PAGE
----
Future of Nepali Investigative Journalism After ChatGPT Comments

What’s the future of Nepali journalism and investigative journalism after ChatGPT?

NIMJN’s Rajneesh Bhandari put forth this question to a panel on the future of Nepali investigative journalism with the onset of ChatGPT and AI on February 28, 2023, at the Malla Hotel, Kathmandu. The panel included Umesh Chauhan from Kantipur Daily, Deepa Dahal from, and Sahina Shrestha from

Umesh Chauhan, editor at Kantipur Daily, highlighted the importance of AI in our society and journalism but argued that journalism will require a human job.

As long as a lawyer goes (to the court) and debates, a driver drives a car, engineer goes for a survey, a doctor performs surgery, till then AI cannot do journalism…as long as there is human civilization, journalism will be done by humans is what I think.” - Umesh Chauhan. 

Sahina Shrestha, online editor at, suggested that journalists should verify the information they get using ChatGPT as some of the facts it provides are outdated and may be incomplete or incorrect. 

“We have to do fact-checking because if ChatGPT does not have an answer, it will make up an answer for you. Even in the case of quotes or any papers it is citing, it is very important that we go back and see whether this person has said this particular quote or not or whether this particular paper exists or not. So a lot of misinformation and disinformation can happen because a lot of people are using ChatGPT as an alternative to search engines…” - Sahina Shrestha

On the pros of using such technology, she highlighted how these AI tools like ChatGPT can be used in the journalism profession as an aid to editing, simplifying languages in technical papers, or overcoming language barriers.

Deepa Dahal, senior correspondent at spoke on the need for media literacy among the audience in the emerging landscape of social media. 

“...issue of media literacy is very poor (in Nepal)...Who should be taking the responsibility for this media literacy?... People are taking in news according to their own interpretations… Does the audience have the skill required to compare news from social media and news from mainstream media? This is a big question happening in our society right now…” -Deepa Dahal.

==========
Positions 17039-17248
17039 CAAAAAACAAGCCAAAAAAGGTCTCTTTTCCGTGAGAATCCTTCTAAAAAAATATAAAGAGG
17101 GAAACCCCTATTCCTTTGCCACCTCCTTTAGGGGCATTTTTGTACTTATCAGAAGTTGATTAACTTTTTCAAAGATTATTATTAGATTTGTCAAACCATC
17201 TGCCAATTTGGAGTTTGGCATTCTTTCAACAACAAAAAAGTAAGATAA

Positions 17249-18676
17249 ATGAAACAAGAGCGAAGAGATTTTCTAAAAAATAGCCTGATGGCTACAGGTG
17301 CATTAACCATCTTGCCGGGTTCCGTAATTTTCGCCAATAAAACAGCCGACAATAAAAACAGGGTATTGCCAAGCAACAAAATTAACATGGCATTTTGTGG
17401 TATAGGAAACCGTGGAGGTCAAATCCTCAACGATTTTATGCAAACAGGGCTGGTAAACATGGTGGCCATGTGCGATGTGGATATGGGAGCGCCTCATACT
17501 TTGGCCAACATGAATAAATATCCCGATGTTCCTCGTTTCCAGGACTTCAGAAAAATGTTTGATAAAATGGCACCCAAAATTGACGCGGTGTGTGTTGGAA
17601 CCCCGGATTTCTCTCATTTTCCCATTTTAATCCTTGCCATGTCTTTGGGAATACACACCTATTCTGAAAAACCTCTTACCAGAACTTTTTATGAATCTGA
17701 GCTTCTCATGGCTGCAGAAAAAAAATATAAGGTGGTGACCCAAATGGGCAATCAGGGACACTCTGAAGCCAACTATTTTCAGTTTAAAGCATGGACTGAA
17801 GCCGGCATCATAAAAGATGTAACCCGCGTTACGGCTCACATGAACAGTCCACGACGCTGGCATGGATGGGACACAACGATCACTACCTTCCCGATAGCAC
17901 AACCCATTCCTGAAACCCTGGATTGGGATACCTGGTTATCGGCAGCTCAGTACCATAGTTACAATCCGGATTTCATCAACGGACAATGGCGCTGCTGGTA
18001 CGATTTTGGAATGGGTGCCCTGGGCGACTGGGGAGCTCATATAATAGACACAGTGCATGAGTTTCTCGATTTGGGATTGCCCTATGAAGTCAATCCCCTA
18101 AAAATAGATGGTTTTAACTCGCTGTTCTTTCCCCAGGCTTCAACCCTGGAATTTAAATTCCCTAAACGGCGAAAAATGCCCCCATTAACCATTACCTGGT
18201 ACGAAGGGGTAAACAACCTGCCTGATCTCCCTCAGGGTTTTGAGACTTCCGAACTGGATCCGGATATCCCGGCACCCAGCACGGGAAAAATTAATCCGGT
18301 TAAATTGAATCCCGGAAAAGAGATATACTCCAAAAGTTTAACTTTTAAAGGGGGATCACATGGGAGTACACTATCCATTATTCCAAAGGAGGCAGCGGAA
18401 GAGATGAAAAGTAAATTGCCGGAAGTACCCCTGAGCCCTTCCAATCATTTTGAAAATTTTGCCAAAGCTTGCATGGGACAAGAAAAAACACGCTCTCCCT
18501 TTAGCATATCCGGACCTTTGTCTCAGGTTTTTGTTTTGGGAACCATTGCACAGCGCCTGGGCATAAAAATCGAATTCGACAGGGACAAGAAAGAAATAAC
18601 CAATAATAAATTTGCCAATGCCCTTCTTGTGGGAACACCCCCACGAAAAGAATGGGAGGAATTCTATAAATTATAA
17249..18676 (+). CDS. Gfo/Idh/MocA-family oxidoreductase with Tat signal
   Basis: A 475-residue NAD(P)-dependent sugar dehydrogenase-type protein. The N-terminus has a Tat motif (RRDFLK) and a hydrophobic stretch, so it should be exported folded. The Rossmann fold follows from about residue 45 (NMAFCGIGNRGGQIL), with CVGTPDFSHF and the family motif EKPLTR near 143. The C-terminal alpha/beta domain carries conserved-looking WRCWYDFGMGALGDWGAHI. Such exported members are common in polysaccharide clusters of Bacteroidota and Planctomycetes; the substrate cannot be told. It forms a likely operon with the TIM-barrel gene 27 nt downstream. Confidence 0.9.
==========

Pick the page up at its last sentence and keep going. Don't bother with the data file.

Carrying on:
Panelists also discussed the ethical standards in Nepali journalism compared to other South Asian countries, the difficulty of being a woman in the investigative journalism field, political news coverage in Nepal, and the safety of investigative journalists in the country, along with possible ways for better investigative journalism.

Other participating journalists took part in a Q&A session with the panelists and also joined in on a group activity in an earlier session where they discussed the challenges in investigative journalism in Nepal, possible solutions, and what organizations like NIMJN can do.

Some of the recorded responses are below:


Possible solutions

What NIMJN can do

Lack of resources and means ( finance, logistics, etc)

Guaranteed availability of fair wages on time.

Help in capacity building through increased participation

No guarantee of personal  and professional safety

Investment by media organization/ Newsroom investment

Training provisions and story-based funding

Gaining knowledge influenced by caste, religion, language, culture, and politics

Freedom of experiment and an environment for communication

Help with teamwork and collaboration

Lack of  encouragement, deadline, and mentorship

Provision of fellowship and other resources

Help in coordination with the international market

Lack of commitments from the media outlets

Provision of security and guarantee of employment

Encourage and arrange in doing better  writing and exposure

Lack of journalists involved in investigative  journalism in the newsroom

Arrangement of training and skill development/training provision

Conduct monthly and yearly events related to investigative journalism

 *Quotes are translated from the Nepali language.